Yenra : Manufacturing : Advanced Process and Equipment Control : New data-collection systems will squeeze uptime from equipment

Semiconductor manufacturers and many suppliers have embraced advanced process and equipment control with an enthusiasm that could transform fab productivity within a few years, says a leading technologist from International SEMATECH (ISMT).

And that's just as well, adds Brad Van Eck, ISMT manufacturing methods project manager, because the industry's survival may depend on its ability to squeeze the last bit of uptime from equipment and near-perfect yield for wafers by using new data-collection systems organized by software yet to be written.

"It's all happening now, and we need it to happen fast," said Van Eck at the conclusion of the 15th Annual AEC/APC Symposium in Colorado Springs, CO. "The good news is that all chip makers are absolutely convinced that they need more real-time data for process and manufacturing equipment to improve fab productivity.

"No one even questions the fact that APC can be a cost avoidance tool and a productivity enhancement tool. Now the question is, 'When should I apply it, and how?' "

The symposium, held September 15-18, attracted more than 250 chipmakers, tool and software suppliers, and generated 72 technical papers that were presented in concurrent half-hour sessions. Dr. Mark Liu, vice president of operations for TSMC, delivered the keynote address, while both manufacturers and suppliers held tutorials.

The industry's acceptance of advanced equipment control (AEC) and advanced process control (APC) has been slow in coming, Van Eck said, because as recently as 1990, both were treated as esoteric pursuits outside the mainstream of manufacturing development. "There were a couple of prophets crying in the wilderness back then, but now we're all believers," he quipped.

Today, AEC/APC is advancing along three paths defined by a trio of proposed SEMI standards -- Equipment Interfaces A, B and C -- with each specifying sophisticated, in-tool software. Interface A would enable in-fab productivity improvement and would provide data for Interface C, which in turn would allow an offsite equipment-maker to monitor their tool's performance through an Internet connection. Interface B would permit tools and fab software applications to talk to one another, and potentially adjust processes already underway.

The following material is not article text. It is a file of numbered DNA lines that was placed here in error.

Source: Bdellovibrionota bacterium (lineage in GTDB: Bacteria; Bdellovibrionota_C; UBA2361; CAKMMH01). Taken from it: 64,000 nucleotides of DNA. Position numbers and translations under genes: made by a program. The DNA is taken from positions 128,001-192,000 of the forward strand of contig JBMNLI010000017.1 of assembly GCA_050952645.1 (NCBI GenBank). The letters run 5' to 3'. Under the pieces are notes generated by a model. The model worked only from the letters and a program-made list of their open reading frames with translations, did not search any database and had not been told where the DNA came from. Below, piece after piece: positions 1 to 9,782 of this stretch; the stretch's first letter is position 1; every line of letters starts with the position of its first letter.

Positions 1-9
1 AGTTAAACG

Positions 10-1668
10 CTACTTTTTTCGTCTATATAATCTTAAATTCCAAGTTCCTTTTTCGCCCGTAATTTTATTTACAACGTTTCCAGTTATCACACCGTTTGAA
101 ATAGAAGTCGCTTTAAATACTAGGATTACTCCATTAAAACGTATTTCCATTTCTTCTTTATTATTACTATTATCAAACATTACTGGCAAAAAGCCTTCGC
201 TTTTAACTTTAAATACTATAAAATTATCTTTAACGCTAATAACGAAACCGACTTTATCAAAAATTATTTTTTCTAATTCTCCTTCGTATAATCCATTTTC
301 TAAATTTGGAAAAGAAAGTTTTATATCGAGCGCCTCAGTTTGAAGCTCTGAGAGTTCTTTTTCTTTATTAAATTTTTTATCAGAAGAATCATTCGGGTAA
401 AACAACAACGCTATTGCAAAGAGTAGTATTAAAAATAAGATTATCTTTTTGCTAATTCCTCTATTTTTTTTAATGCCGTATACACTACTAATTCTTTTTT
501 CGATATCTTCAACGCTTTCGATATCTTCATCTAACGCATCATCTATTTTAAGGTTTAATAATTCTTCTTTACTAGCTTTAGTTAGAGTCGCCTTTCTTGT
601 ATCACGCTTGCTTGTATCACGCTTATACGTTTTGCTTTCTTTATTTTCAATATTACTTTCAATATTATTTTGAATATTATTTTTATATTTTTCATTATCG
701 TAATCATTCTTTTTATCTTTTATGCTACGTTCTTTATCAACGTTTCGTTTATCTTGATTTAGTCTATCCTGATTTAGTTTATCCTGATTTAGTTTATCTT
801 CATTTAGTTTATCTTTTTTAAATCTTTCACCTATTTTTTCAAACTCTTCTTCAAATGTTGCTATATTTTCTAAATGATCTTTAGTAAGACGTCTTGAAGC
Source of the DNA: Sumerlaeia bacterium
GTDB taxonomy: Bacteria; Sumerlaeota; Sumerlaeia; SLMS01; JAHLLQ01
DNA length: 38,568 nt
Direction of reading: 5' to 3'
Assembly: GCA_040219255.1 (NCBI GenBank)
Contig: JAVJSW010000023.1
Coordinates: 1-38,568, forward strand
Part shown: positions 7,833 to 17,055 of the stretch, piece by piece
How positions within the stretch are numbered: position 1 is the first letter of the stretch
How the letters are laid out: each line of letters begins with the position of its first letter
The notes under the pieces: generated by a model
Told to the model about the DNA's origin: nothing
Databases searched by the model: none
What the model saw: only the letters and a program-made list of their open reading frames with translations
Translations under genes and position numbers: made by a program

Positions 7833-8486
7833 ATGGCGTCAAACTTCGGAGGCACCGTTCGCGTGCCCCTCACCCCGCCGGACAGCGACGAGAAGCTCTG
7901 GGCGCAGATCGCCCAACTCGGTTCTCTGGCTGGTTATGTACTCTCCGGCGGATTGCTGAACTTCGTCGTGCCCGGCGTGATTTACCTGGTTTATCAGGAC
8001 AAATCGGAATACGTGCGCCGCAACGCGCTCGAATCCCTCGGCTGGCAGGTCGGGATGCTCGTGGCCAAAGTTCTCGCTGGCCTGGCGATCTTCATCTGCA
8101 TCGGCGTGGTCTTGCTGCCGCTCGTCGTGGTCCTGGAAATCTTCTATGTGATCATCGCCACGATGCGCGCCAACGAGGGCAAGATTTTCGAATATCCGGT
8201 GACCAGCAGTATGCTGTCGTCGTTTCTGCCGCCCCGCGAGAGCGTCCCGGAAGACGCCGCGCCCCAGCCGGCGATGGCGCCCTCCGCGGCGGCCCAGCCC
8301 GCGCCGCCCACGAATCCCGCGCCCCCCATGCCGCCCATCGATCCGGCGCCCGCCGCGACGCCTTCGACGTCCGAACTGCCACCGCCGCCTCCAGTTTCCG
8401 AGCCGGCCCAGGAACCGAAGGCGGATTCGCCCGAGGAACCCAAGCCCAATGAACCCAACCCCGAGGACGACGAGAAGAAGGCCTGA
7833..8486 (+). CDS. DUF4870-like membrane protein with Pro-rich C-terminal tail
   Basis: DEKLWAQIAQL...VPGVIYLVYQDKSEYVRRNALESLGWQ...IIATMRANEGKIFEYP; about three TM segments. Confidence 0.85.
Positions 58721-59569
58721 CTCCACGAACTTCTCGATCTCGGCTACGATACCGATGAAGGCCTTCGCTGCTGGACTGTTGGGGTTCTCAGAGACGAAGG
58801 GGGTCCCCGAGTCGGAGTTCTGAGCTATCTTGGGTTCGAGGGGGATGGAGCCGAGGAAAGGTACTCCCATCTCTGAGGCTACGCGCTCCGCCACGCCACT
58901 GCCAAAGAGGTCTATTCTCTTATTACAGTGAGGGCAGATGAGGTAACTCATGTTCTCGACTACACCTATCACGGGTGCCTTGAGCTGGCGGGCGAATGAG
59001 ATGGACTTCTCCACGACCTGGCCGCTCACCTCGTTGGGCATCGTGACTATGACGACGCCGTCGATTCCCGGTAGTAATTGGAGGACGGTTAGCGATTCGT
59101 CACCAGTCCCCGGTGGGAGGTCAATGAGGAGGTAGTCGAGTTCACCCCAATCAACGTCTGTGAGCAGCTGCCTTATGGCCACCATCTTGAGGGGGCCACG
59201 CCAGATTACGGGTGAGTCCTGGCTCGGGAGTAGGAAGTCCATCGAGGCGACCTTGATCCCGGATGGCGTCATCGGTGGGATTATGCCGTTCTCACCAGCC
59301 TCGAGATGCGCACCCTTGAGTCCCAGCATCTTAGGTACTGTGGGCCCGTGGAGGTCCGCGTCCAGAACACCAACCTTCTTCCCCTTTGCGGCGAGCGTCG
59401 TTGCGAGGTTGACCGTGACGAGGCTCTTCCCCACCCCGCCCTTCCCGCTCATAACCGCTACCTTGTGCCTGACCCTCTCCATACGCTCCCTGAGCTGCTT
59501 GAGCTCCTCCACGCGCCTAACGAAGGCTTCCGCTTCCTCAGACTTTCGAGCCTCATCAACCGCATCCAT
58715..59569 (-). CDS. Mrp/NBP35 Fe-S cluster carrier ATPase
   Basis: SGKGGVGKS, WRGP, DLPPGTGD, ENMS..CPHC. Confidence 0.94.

Van Eck expects Interface A to become an accepted standard by the end of this year, with commercial products from suppliers available in 2004. Interfaces B and C should be ready sometime next year, he added.

"These interfaces will make it very easy for third-party suppliers to install and maintain tool software, and for manufacturers to 'plug and play' them," Van Eck said. "This in turn will help generate data that eventually will make it possible to perform predictive maintenance, scrap avoidance, run-to-run control, and fault detection and classification.

"As a manufacturer, I will be able to see problems before they happen, and plan a solution for them. We will have made a huge leap forward."

Van Eck said the interfaces' data-mining capabilities, when coupled with interpretive programs that still need to be developed, will allow fabs to adjust tools and processes in the midst of production to maximize productivity.

That kind of precision, he added, will enable fabs to revolutionize their productivity, with such examples as:

"Moore's Law is not only about more chip features and thinner line widths, it's also about higher yield and higher equipment utilization to mitigate rising costs," Van Eck continued. "The biggest remaining piece of the profitability pie is now equipment availability -- squeezing more productivity out of every tool, and more chips out of every wafer. "Fortunately, the semiconductor industry now accepts this and is moving forward. Through the AEC/APC Symposia, we've been able to shave three or four years off the development cycle."

International SEMATECH (ISMT) is a global semiconductor technology development consortium that has effectively represented the semiconductor manufacturing industry on innovation issues since 1988. ISMT conducts state-of-the-art research, and is a highly-regarded technology partner whose goal is to promote the interests common to all chipmakers. It has extensive experience collaborating with equipment and materials suppliers, as well as government and academic research centers, to refine the tools and technology necessary to produce future generations of chips.